He started playing it, and it’s like, “Wow, there’s a bunch of great parts in this.” So we sort of learned it, and then when we went to the studio, I think we actually learned it while the tape was rolling and we were going through it, going through it. The version you hear is probably the first time we actually played it correctly. It was, from the get go, it was like, man, this song is really special. You start with the a cappella beginning, all the great guitar riffs, the half-time verses, strong chorus, great middle parts. It had so many sections to it. They were all hooks. And it wasn’t contrived, like, “Here’s what’s happening on the radio today, let’s formulate something like that.” There was nothing really like that. We didn’t copy anything. It just exploded out of Kerry one night. As soon as we heard it, it was a no-brainer. “Yeah, we’re recording this.”

JM: I think it’s you – there’s a little guitar solo in the middle right after the organ solo.

RW: Yes.

JM: Was that something you just kind of made up on the spot, or was that more carefully planned out?

RW: No, nothing is all that carefully planned out. Usually it’s trial and error. I wanted to fill the holes. There was the syncopation going one way, and I just wanted to play the opposite. So everytime there was air I was going to throw a note in. That’s really all that was. It’s kind of a funky little thing. Again, back to the roots, the style of playing and the style of music we grew up on.

JM: There was a short time in the 80’s when you shared the guitar duties with Steve Morse. What was that like?

RW: It was great. He’s a tremendous guy, and a tremendous player. It was at first very intimidating. We’d all known each other for a long time. The band had moved to Atlanta, Georgia, and The [Dixie] Dregs were from basically the same area. So we were peers. We had known each other.

But when Steve joined the band, he had just been inducted into Guitar Player Magazine’s Hall of Fame. He happened to be the best guitar player on Earth in the last three years. He was now enshrined. And now he’s with us. We’d show up in rehearsal, and he’s playing all these inversions and things, with his thumb doing one thing and his fingers picking out chords and his little finger is picking out melody lines. He was just creating off-the-cuff stuff he’s never played or heard before. He’s just writing. “How about this? How about this? How about this?” “Slow down. You’re doing all this great stuff.” I would slow him down to record him, so we could remember where he was. It was very intimidating.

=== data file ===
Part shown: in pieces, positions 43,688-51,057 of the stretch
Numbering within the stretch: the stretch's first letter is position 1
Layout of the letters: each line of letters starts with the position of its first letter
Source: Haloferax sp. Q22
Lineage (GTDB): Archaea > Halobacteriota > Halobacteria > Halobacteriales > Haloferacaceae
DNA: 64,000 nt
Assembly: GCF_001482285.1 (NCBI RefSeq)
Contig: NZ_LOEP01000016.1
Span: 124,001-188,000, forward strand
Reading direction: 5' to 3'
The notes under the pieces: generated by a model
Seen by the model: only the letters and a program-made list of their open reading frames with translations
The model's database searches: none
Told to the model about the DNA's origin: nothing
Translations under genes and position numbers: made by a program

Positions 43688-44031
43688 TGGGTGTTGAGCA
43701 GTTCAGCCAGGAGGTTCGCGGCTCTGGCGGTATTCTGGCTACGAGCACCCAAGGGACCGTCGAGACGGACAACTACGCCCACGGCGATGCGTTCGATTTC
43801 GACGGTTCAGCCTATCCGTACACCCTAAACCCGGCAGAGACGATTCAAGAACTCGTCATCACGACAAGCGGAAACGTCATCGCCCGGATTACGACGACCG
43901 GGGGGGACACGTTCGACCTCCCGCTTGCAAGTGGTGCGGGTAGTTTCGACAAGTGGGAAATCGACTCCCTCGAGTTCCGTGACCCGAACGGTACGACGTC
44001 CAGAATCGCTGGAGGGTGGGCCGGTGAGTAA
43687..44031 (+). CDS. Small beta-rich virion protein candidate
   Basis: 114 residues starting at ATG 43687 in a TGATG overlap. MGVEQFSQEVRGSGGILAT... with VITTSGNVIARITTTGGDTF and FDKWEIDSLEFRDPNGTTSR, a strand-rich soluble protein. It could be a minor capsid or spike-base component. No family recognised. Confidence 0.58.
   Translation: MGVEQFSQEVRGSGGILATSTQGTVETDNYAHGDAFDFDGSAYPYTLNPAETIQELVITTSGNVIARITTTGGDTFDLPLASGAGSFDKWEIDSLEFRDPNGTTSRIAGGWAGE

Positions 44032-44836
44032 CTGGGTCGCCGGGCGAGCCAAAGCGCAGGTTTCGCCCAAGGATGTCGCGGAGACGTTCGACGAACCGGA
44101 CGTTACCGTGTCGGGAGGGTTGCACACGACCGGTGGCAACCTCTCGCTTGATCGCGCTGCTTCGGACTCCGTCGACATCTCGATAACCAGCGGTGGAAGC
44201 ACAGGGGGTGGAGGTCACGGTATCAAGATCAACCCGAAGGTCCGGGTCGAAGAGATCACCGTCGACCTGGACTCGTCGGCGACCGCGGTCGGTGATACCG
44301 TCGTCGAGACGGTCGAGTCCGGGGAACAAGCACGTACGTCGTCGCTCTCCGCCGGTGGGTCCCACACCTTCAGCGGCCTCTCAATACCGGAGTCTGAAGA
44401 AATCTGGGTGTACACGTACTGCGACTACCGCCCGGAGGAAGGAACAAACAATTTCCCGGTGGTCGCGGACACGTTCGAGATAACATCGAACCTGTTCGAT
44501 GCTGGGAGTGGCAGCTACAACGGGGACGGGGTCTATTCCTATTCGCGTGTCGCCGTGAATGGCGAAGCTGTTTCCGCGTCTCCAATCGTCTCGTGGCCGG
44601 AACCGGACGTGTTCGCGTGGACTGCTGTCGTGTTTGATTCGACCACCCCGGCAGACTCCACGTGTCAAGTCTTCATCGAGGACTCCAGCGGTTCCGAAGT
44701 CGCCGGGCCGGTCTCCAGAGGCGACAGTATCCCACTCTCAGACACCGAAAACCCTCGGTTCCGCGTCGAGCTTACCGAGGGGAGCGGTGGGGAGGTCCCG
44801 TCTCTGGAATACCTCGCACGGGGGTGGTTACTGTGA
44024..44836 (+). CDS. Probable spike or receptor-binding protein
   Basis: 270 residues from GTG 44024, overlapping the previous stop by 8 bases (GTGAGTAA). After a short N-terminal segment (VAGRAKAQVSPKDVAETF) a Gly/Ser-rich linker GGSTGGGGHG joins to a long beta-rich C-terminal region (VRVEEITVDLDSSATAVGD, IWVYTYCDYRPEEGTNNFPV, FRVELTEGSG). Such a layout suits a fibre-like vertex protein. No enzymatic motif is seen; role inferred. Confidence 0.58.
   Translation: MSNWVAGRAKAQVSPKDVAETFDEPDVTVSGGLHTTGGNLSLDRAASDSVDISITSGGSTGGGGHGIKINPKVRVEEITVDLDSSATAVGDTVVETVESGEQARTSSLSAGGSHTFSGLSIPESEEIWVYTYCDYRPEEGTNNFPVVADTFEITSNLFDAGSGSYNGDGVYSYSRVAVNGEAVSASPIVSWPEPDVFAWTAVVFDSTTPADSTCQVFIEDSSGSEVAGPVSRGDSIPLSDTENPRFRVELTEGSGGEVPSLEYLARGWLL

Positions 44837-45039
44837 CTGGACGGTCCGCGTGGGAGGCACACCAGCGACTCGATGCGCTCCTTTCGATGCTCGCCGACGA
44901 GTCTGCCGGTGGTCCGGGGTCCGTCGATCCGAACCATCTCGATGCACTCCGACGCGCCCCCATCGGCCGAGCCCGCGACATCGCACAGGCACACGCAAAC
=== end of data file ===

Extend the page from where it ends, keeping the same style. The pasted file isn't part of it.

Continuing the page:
But it’s not a contest. And any player can learn from another player. There’s certain things that I could do that he didn’t do, that he learned from me. I learned a lot more from him. There was a lot deeper of a well to drink from, but still.

We’d be in a hotel, say, checking in, there’d be a little band playing in the bar. There might be a guitar player, just a hack. But Steve was never critical. He might notice a certain way he’s getting his sound, selecting a certain pickup. He would always be learning something from someone. As good as he was, he was never a prick about it. You know, he was never condescending to other players. It was always seeing what he could get from it. A great guy.

JM: What advice would you give to an aspiring musician?

RW: There’s a lot of advice. First, don’t quit your day job. Have some backup plan, like in anything. Let’s say you’re a great football player. You know, the chances of you going from a high school team to getting to be a college player are very slim. The chances of a really good college player getting to the pros are so slim, one in thousands. The same thing holds for musicians. There’s a lot more luck involved than talent. Music is not all about ability. There’s many other factors in it. But still, your chances are just incredibly slim of making a living at it. So have a backup plan.

So now, keeping that in mind, now you’re just going to lunge forward. It’s a lot more important to be around people that you can work with than the best players in town. Because usually the best players in town are a bunch of assholes with big heads, and they’re bouncing from project to project because you can’t work with them. You want to be in a unit that enjoys each other’s company. Take five, six guys, girls, whatever, that enjoy what they’re doing and put them in a room, and they will create something that’s good. You get a bunch of jerks that can’t stand to be around other people and can’t work together, it’s just a recipe for disaster.

JM: What are your plans, musical or otherwise, for the near future? Obviously you’re touring right now, but anything in the works?

RW: We’re going to Europe in a month. The rest of the year’s completely booked. The biggest plan that we have at the moment is… We’ve been working on a documentary for the last two years that was completed last night. It’s been forwarded to me, so I can watch it. It’s a Sony project. It’s the original band up through the Point of Know Return album, it’s telling the story of that time. So that’s our latest project. Sony’s releasing it this fall. So that’s what we’ve been putting our effort into, as far as something new is concerned.

We’re going to finish up the year and then take a breather when winter comes, and then we’ll see what happens next year.

JM: Where are you speaking to me from?

RW: I’m in Atlanta, Georgia, which has been our homebase since the late 70’s.


No comments for “Interview: Richard Williams”

Post a comment